And, of course, for some people having a child is worth it. But that’s only because they enjoy being parents, they perceive their time spent with children as pleasant. It’s a fact that people have different personalities and therefore they also enjoy different pastimes. For a person who doesn’t enjoy the process of parenting, having a child is not worth the effort it takes to raise one.
Ultimately, some people imagine that their own fertility problems give them a right to abuse people like me who don’t want children. This is wrong. Your own personal struggles don’t give you a right to act like an asshole. For example, while saving money for my sterilization surgery, I didn’t go to websites frequented by infertile people who want children only to shout abusive insults at them about how I envy them for being able to remain childfree without having to spend so much money on an expensive surgery that is hard to obtain. Of course I wish I were naturally infertile. But this doesn’t give me a right to abuse people who are infertile.
I hope that by this point I have convinced you that parenthood regrets and real and terribly sad. The society should try to decrease the number of such tragedies. Our goal as a society should be to make sure that all children are wanted and loved. After all, each child deserves a happy childhood and loving parents who can provide their emotional needs. Here are some solutions I would like to suggest:
1. The society should have honest discussions about parenting. A person who considers having a child ought to have realistic ideas about what to expect. Young people shouldn’t be told that parenting is all roses and infinite joy. Having a child should be a well considered decision. People should not choose parenthood only because that’s what many other people do or because intentionally childfree people get shamed and harassed for being “coldhearted.”
If you are a happy parent who believes that it was all worth it, it is fine to talk about how playing with your child is fun. But you shouldn’t skip mentioning the less pleasant aspects of parenting, like getting up in the middle of the night, because a child is screaming, having little free time for hobbies, having less income and more expenses, etc.
People should also acknowledge that parenting isn’t for everybody and that some people are happier remaining childfree. More importantly, the society should acknowledge that parenthood regrets are real—there exist parents who hate the experience and wish they were childfree.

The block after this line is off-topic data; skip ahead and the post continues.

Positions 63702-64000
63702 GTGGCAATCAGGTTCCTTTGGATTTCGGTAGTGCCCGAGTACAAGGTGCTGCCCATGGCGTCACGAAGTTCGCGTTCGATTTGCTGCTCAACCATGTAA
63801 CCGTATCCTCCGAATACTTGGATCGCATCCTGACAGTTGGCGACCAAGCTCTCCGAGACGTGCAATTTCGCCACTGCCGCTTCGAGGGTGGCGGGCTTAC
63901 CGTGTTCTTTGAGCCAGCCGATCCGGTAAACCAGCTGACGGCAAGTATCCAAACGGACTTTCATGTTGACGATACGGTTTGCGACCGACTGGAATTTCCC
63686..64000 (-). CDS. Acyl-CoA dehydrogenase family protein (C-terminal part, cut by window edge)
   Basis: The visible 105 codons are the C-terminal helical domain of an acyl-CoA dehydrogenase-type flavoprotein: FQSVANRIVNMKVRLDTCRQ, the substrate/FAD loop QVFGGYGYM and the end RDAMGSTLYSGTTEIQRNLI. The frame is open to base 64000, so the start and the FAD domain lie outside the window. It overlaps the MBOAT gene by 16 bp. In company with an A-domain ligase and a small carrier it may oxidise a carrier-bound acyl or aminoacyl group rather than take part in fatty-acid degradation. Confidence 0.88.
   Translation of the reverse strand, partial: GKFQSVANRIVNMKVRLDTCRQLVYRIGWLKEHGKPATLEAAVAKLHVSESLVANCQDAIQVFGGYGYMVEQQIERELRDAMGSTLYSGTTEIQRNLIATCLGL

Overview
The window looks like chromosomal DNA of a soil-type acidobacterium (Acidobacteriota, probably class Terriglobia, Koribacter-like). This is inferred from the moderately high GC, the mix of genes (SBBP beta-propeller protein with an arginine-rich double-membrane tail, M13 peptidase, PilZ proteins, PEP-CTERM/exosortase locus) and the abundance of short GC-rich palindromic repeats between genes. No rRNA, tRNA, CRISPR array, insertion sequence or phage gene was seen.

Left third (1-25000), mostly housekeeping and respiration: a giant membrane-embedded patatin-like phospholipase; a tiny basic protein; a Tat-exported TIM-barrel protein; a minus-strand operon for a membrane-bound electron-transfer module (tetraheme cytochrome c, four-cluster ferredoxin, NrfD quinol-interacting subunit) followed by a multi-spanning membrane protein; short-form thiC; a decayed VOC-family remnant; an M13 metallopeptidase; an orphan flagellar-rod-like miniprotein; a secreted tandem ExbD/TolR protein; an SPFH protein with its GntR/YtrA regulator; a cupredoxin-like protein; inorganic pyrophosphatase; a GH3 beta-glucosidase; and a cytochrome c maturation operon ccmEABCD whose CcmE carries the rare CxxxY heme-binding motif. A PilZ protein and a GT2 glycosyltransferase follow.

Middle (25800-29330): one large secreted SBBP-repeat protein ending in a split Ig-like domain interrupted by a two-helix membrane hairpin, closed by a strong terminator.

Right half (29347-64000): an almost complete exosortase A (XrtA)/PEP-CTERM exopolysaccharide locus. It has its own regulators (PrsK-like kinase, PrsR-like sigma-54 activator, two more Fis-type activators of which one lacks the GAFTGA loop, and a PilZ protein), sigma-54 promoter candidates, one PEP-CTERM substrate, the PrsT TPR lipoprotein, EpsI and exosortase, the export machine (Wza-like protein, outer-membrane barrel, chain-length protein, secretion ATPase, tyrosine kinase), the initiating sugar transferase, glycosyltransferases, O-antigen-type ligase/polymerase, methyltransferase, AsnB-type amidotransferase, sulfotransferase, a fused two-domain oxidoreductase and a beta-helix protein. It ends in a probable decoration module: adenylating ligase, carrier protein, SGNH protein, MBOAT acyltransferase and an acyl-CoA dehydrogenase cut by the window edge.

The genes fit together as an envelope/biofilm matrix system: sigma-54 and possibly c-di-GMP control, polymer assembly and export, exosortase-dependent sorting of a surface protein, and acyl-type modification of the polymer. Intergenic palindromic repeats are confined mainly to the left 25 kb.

While I was trying to get myself sterilized, numerous people told me that I might later regret this decision; some even insisted that I definitely will regret this decision. The society kept repeating me that a happy life without a child is impossible. People spoke to me as if parenthood regrets didn’t exist, as if absolutely everybody wanted children. This kind of public discourse is harmful.
2. Schools should have evidence based sex education that includes information about contraception. Everybody needs to know how to protect themselves from unwanted pregnancies and STIs.
3. Contraceptives should be available for everybody and accessible also to the poorest people. Every single person, regardless of how poor they are, should have access to any method of contraception, according to their personal preferences. The society should not tolerate Catholic hospitals, which refuse to provide contraceptives. The society should not tolerate the fact that contraceptives can be too expensive for poor people. And, yes, the state should pay for this.
4. Sterilization should be accessible and affordable for people who want it. State laws should mandate who is eligible for this procedure (for example: “all people who are at least X years old can obtain sterilization/vasectomy with their written consent”), and doctors should be forbidden from inventing additional hurdles. If state laws don’t say that the patient must have at least two children, then doctors should be forbidden from demanding this. If state laws don’t specify that the husband must also sign the consent form, then doctors shouldn’t even ask women whether their partners agree with this decision. Personally, I think that 18 years old people probably shouldn’t be allowed to sterilize themselves. At this age most teens still have no idea what they want to do with their lives. But people shouldn’t be expected to wait until they are over 35 either. Personally, I’d set the age limit at about 23 or so.
5. Abortions must be legal and accessible for everybody. The society should acknowledge that contraceptives are not 100% effective. For example, with typical usage, the chance of pregnancy during the first year of use with male condoms is 18%. With a combination pill it is 9%, with a progestin-only pill it is 13%. Even with tubal litigation the risk is 0.5%. A lot of people get pregnant despite being responsible and using birth control. More importantly, even if somebody takes risks and uses no contraceptives whatsoever, a child as a punishment for irresponsible behavior is a terrible idea. No child should suffer and have a miserable childhood and traumatizing upbringing only because some adults forgot to put on a condom.